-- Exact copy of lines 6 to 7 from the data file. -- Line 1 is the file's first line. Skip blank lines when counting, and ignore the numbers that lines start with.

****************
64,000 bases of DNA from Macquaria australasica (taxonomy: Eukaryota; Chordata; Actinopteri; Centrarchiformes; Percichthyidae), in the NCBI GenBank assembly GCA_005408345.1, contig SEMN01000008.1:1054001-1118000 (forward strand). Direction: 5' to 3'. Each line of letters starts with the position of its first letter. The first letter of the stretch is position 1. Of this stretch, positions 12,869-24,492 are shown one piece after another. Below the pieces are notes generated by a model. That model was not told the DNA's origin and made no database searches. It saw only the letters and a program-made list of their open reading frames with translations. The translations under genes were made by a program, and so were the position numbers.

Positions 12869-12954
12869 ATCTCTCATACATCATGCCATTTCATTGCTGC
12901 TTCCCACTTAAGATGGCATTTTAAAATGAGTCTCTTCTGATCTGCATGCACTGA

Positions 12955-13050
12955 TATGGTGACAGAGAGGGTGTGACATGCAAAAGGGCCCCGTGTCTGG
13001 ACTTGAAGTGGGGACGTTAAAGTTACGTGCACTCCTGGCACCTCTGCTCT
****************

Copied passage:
12955 TATGGTGACAGAGAGGGTGTGACATGCAAAAGGGCCCCGTGTCTGG
13001 ACTTGAAGTGGGGACGTTAAAGTTACGTGCACTCCTGGCACCTCTGCTCT